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Rising Star

Query JSON using Spark

Imagine you are ingesting JSON msgs but each one has different tag names or even a different structure. This is very common because JSON is a flexible nested structure. However we commonly interact with data in a flat table like structure using SQL. The decision becomes to either parse the dynamic data into a physical schema (on write) or apply a schema at runtime (on read). Ultimately the decision will likely be made based on the number of writes vs reads. However there is one major advantage to using Spark to apply schema on read to JSON events, it alleviates the parsing step. Typically you have to hand code all the tags in the JSON msgs and map each one to a schema column. This may require meeting with upstream teams or third parties to get the DDL/xsd or schema definition. It also doesn't protect you from msgs you haven't seen or new tags being added to existing JSON structures. Sparks schema on read handles all of this as well as flattens the structure into a SQL queryable table. In the example below there are 3 different JSON msgs each with different tags and structures. If the goal is to normalize the data for a specific reporting or data science task you may be better off defining a physical schema where items like price and strikePrice are converged to a common column that makes sense in both contexts. However if your goal is to process or serve msgs like a msg bus, or if you find that it is better to query stocks separately from options because the attributes should not be interpreted and you do not want to become the author of the data you are processing then this could be an ideal approach. (A non-authoritative, low maintenance approach that is queryable)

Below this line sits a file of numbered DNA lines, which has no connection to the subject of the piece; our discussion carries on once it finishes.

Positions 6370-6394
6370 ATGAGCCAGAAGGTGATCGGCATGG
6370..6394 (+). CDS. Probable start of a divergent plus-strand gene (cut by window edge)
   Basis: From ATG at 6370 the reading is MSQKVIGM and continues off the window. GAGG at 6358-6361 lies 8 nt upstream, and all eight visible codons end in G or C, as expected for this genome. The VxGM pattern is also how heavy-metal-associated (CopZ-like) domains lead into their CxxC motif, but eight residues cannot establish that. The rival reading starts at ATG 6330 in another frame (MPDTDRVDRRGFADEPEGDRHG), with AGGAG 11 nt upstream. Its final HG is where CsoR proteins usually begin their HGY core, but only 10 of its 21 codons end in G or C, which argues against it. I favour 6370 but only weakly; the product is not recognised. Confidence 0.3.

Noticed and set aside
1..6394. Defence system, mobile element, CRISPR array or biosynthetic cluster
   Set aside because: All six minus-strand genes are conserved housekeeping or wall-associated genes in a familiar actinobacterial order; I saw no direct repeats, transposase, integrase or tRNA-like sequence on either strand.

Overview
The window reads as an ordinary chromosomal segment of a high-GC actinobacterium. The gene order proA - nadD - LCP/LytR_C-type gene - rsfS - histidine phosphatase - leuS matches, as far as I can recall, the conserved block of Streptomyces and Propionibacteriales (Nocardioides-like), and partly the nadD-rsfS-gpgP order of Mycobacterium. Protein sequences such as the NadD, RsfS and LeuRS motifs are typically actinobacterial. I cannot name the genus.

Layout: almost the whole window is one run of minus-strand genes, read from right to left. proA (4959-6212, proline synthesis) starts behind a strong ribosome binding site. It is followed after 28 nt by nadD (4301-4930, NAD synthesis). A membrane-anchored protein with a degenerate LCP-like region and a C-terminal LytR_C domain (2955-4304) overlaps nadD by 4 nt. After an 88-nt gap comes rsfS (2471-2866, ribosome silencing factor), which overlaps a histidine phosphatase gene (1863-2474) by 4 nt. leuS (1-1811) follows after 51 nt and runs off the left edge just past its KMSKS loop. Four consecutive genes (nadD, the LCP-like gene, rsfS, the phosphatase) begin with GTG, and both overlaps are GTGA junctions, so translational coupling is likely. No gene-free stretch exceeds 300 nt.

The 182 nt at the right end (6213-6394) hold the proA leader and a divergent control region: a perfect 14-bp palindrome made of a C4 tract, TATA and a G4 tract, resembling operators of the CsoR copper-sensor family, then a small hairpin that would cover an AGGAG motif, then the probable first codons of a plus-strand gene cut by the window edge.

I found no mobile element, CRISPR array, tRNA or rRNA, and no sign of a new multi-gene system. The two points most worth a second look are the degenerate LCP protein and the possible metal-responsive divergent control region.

{"tradeId":"123", "assetClass":"stock",  "transType":"buy",  "price":"22.34", 
{"tradeId":"456", "assetClass":"future", "transType":"sell", "strikePrice":"40.00", 
   "contractType": "forward",
    "city":"Columbus","state":"Ohio",  "zip":"21000"
{"tradeId":"789", "assetClass":"option", "transType":"buy",  "strikePrice":"35.75", 

1.0 The below image shows the 3 different JSON msgs (stock,option,future) with different attributes and structures.


2.0 Here you can query all of the data or any segment of the data using SQL.


Full code on zephub - code link


Data tags and structure are always in sync with provider

No data loss

No parsing layer (code effort), faster time to market

No authoring, naming or defining columns


SQL reads will be slower than a physically flattened and written table

Deserialization cost and can't benefit from modern day columnar operations

Compression - "don't use JSON" video from summit

Super Guru

Great article.